You have studied in earlier classes about figures of different shapes such as squares, rectangles, triangles and quadrilaterals.
You have also calculated perimeters and the areas of some of these figures like rectangle, square etc. For instance, you can find the area and the perimeter of the floor of your classroom.
Let us take a walk around the floor along its sides once; the distance we walk is its perimeter. The size of the floor of the room is its area.
So, if your classroom is rectangular with length `10 m` and width `8 m`, its perimeter would be `2(10 m + 8 m) = 36 m` and its area would be `10 m × 8 m`, i.e., `80 m^2`.
Unit of measurement for length or breadth is taken as metre (m) or centimetre (cm) etc.
Unit of measurement for area of any plane figure is taken as square metre `(m^2)` or square centimetre `(cm^2)` etc.
Suppose that you are sitting in a triangular garden. How would you find its area? From Chapter 9 and from your earlier classes, you know that:
`text(Area of a triangle ) =1/2 xx text(base) xx text (height) `
We see that when the triangle is `text ( right angled )`, we can directly apply the formula by using two sides containing the right angle as base and height.
For example, suppose that the sides of a right triangle `ABC` are `5 cm, 12 cm `and `13 cm`; we take base as `12 cm` and height as `5 cm` (see Fig. 12.1). Then the
area of `Delta ABC` is given by
`1/2 xx text (base) xx text(height) = 1/2 xx 12 xx 5 cm^2` , i.e., `30 cm^2`
Note that we could also take `5 cm` as the base and` 12 cm` as height.
Now suppose we want to find the area of an equilateral triangle `PQR` with side `10cm` (see Fig. 12.2). To find its area we need its height. Can you find the height of this triangle?
Let us recall how we find its height when we know its sides. This is possible in an equilateral triangle. Take the mid-point of `QR` as `M` and join it to `P`.
We know that `PMQ` is a right triangle. Therefore, by using Pythagoras Theorem, we can find the length `PM` as shown below:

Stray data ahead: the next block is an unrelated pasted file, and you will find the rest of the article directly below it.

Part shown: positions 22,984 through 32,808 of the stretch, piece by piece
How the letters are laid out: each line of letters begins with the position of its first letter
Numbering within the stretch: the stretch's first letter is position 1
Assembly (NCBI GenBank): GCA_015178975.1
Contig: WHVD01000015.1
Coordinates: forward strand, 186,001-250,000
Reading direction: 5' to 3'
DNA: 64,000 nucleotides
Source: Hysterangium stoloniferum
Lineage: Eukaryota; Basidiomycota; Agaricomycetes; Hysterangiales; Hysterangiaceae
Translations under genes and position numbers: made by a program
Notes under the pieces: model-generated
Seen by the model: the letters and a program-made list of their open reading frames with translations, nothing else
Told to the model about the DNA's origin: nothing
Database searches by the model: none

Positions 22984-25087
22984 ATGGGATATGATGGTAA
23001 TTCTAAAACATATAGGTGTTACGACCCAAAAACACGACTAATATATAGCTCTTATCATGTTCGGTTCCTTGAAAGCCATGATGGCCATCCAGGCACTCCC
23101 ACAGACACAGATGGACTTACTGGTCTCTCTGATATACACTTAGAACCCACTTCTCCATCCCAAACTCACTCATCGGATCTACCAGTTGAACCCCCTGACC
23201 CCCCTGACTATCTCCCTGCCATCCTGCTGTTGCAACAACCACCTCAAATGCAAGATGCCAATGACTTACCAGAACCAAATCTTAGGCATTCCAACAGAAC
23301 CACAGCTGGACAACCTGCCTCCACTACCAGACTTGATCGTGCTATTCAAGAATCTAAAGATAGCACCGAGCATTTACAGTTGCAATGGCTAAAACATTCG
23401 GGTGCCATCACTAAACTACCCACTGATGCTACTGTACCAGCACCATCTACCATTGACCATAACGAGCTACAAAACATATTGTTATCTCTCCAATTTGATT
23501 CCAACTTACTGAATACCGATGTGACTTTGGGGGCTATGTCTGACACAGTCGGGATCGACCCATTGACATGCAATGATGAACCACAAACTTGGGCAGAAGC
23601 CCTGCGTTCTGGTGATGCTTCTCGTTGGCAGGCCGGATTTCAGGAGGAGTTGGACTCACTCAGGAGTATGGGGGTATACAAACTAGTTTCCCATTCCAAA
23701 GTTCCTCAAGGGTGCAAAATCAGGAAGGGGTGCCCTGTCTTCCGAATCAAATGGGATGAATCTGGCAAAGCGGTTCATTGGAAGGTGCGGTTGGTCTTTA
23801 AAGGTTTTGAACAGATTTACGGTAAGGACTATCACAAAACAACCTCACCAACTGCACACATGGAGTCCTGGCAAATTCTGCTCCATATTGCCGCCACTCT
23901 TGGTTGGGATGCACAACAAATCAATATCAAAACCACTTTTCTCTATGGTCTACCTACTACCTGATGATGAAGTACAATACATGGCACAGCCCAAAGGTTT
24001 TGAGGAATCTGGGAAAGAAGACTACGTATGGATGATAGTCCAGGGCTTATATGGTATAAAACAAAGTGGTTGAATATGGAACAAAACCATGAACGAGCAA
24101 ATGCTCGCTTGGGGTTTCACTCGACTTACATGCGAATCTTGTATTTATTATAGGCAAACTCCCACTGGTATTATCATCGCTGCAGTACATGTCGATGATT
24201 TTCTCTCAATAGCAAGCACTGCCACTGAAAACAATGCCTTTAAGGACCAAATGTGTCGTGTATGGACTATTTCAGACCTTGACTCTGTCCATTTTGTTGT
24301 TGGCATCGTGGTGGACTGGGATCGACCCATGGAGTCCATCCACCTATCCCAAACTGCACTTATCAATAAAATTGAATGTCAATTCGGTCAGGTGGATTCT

`PQ^2 = PM^2 + QM^2`
i.e., `(10)^2 = PM^2 + (5)^2`, since `QM = MR`.
Therefore, we have `PM^2 = 75`
i.e., `PM = sqrt (75) cm = 5 sqrt (3) cm` .
Then area of `Delta PQR = 1/2 xx text(base) xx text (height) = 1/2 xx 10 xx 5 sqrt 3 cm^2 = 25 sqrt 3 cm^2` .
Let us see now whether we can calculate the area of an`text ( isosceles triangle )` also with the help of this formula. For example, we take a triangle `XYZ` with two equal sides `XY` and `XZ` as `5 cm` each and unequal side `YZ` as `8 cm` (see Fig. 12.3).
In this case also, we want to know the height of the triangle. So, from `X` we draw a perpendicular `XP` to side `YZ`. You can see that this perpendicular `XP` divides the base `YZ` of the triangle in two equal parts.
Therefore, `YP = PZ = 1/2 YZ =4 cm`
Then, by using Pythagoras theorem, we get
`XP^2 = XY^2 – YP^2`
`= 5^2 – 4^2 = 25 – 16 = 9`
So, `XP = 3 cm`
Now, area of `Delta XYZ = 1/2 xx text (base) YZ xx text (height) XP`
`= 1/2 xx 8 xx 3 cm^2 = 12 cm^2`
Now suppose that we know the lengths of the sides of a scalene triangle and not the height. Can you still find its area? For instance, you have a triangular park whose sides are `40 m, 32 m`, and `24 m`.
How will you calculate its area? Definitely if you want to apply the formula, you will have to calculate its height. But we do not have a clue to calculate the height. Try doing so. If you are not able to get it, then go to the next section.